There are a several recurrent themes in my work and one of them I have titled 'The Myth of the Aurora Borealis'. I've worked on this series over the last few years and take it in hand occasionally, turn it over and examine it anew. These pieces (like this ring
) are like laboratory experiments. The ideas need to be shaken up, held over the Bunsen burner and examined in the sunlight.
For the Supbrooch exhibition (which I wrote about previously here
) I decided to collide the remit of creating a brooch for a man to wear with this myth which goes something like this:
"There is an Eskimo legend which is woven around the mercurial properties of labradorite. They say that the Northern Lights were once held captive in the rocks along the coast of Labrador. The story goes that an Eskimo warrior found the rocks. Using all his strength he struck the rocks with his spear. Some of the light was set free to flicker and roam in the stratosphere but some of the light remained trapped creating the stone we call labradorite."
|Supbrooch, work in progress, November 2013, Cari-Jane Hakes|
I really wanted to work with a bit chunk of Whitby Jet, a material that can be found close by (where seams of fossilized wood of the Monkey Puzzle tree are exposed along the coast) however, with the deadline for the exhibition in 3 days time I had to improvise with polymer clay.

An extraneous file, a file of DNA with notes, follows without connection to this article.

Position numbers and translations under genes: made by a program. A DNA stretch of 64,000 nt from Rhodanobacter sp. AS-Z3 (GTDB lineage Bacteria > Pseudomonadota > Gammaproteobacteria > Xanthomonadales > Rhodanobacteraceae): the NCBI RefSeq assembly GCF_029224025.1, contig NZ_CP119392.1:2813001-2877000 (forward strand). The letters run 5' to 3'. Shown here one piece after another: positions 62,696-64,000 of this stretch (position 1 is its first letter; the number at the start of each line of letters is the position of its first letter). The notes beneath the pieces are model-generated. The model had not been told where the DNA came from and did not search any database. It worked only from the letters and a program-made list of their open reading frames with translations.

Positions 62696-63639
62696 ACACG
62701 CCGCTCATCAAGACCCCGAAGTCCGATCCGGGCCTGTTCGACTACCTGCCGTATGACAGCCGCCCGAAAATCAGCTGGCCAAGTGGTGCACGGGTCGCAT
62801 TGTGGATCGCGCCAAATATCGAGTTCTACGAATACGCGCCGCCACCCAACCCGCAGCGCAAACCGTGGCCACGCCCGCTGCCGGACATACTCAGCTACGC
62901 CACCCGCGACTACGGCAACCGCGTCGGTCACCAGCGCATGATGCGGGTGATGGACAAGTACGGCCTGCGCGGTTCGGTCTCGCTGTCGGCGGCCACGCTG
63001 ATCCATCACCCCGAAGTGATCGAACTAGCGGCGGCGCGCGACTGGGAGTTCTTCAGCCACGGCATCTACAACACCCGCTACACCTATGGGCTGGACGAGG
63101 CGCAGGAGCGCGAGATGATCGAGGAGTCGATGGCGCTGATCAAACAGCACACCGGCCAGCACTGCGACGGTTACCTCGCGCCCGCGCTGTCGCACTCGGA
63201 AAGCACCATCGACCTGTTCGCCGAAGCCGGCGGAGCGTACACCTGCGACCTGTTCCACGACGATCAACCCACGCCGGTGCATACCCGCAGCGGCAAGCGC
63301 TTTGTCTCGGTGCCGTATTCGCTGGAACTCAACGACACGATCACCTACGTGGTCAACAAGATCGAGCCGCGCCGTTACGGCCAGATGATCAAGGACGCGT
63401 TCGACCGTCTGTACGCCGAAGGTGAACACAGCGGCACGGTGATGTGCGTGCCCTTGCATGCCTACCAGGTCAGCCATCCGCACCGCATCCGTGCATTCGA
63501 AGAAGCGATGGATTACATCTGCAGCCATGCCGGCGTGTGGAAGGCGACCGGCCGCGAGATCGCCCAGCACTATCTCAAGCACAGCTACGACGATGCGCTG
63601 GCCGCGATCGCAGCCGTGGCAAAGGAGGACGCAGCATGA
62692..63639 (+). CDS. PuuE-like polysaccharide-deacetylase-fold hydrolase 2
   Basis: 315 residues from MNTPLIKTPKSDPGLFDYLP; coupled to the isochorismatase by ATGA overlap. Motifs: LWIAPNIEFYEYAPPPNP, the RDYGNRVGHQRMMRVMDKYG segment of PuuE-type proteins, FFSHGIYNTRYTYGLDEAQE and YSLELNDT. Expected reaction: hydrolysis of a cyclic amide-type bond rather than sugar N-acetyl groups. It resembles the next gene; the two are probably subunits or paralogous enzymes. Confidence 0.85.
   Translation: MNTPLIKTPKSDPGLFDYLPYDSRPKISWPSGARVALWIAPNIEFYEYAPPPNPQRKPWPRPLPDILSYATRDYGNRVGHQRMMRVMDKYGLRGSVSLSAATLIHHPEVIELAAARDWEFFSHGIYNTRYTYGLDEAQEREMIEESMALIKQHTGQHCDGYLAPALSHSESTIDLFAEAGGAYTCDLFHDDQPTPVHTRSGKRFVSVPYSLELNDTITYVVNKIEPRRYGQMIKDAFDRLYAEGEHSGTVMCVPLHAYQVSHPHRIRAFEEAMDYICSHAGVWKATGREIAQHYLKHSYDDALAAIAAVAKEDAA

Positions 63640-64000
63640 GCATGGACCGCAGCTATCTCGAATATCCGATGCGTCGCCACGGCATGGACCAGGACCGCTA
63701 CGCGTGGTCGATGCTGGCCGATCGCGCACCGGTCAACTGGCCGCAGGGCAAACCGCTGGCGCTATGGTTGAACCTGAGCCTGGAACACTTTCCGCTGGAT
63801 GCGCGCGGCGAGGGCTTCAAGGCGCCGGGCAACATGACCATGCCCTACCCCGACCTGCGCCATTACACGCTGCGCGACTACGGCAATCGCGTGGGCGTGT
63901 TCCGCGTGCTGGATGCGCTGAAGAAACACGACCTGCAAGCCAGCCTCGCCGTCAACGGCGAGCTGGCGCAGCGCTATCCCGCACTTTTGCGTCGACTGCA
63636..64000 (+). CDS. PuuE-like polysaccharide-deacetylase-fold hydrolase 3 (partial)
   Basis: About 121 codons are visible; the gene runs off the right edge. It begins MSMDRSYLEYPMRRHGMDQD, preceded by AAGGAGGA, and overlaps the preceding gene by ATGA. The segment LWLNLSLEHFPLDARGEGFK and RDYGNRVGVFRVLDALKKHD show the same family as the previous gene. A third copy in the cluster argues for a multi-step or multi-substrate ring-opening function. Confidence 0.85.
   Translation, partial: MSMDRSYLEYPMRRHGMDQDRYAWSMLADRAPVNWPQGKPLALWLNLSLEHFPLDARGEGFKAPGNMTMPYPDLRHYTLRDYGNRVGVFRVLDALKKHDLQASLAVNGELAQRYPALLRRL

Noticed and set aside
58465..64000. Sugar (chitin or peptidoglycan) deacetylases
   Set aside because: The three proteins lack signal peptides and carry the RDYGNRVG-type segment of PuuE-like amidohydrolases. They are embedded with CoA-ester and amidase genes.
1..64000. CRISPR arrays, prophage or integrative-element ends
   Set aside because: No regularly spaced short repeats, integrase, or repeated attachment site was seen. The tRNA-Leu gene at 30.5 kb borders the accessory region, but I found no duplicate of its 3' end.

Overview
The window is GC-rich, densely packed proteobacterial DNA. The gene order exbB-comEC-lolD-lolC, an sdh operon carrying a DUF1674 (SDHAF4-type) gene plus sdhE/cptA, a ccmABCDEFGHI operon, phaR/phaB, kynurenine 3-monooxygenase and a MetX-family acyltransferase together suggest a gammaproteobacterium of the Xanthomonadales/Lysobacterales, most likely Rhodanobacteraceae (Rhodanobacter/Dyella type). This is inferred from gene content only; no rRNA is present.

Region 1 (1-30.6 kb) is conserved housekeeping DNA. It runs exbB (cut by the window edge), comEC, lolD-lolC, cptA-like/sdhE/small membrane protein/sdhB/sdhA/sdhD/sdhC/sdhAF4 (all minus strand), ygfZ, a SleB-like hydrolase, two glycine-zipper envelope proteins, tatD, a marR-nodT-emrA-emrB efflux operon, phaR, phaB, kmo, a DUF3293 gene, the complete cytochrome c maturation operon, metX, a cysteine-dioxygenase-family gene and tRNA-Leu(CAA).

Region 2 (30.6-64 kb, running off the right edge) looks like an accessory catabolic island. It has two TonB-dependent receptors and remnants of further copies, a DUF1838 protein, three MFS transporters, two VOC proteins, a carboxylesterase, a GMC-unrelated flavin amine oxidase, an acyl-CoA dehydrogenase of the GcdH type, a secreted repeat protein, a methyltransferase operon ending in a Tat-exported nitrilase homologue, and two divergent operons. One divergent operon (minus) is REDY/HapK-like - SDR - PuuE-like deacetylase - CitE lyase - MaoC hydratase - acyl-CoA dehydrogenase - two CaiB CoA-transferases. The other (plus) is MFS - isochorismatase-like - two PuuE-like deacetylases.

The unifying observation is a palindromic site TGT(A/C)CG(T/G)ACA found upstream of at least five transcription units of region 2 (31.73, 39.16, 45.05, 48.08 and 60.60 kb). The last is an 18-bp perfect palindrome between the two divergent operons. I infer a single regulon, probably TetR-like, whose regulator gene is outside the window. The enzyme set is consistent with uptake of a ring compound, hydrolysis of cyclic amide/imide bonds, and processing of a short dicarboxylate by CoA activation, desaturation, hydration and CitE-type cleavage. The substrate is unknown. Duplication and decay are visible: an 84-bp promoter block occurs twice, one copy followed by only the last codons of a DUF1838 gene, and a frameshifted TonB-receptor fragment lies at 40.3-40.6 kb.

|Spear detail, Supbrooch 'The Myth of the Aurora Borealis', November 2013, Cari-Jane Hakes|
On reflection, I think I would like to restring the 'watch chain' with more angular pieces of labradorite but again, I had to craft this piece from what I had to hand.
|Supbrooch submission, 'The Myth of the Aurora Borealis' by Cari-Jane Hakes|
This piece was a delight to create, from sanding and carving the sleek, faceted landscape to the intricacy of the architectural silver insertion to create the fracture within the rock.
Time to take some better photographs.....and find a willing male model to strike a pose!
|Supbrooch, worn, November 2013, Cari-Jane Hakes|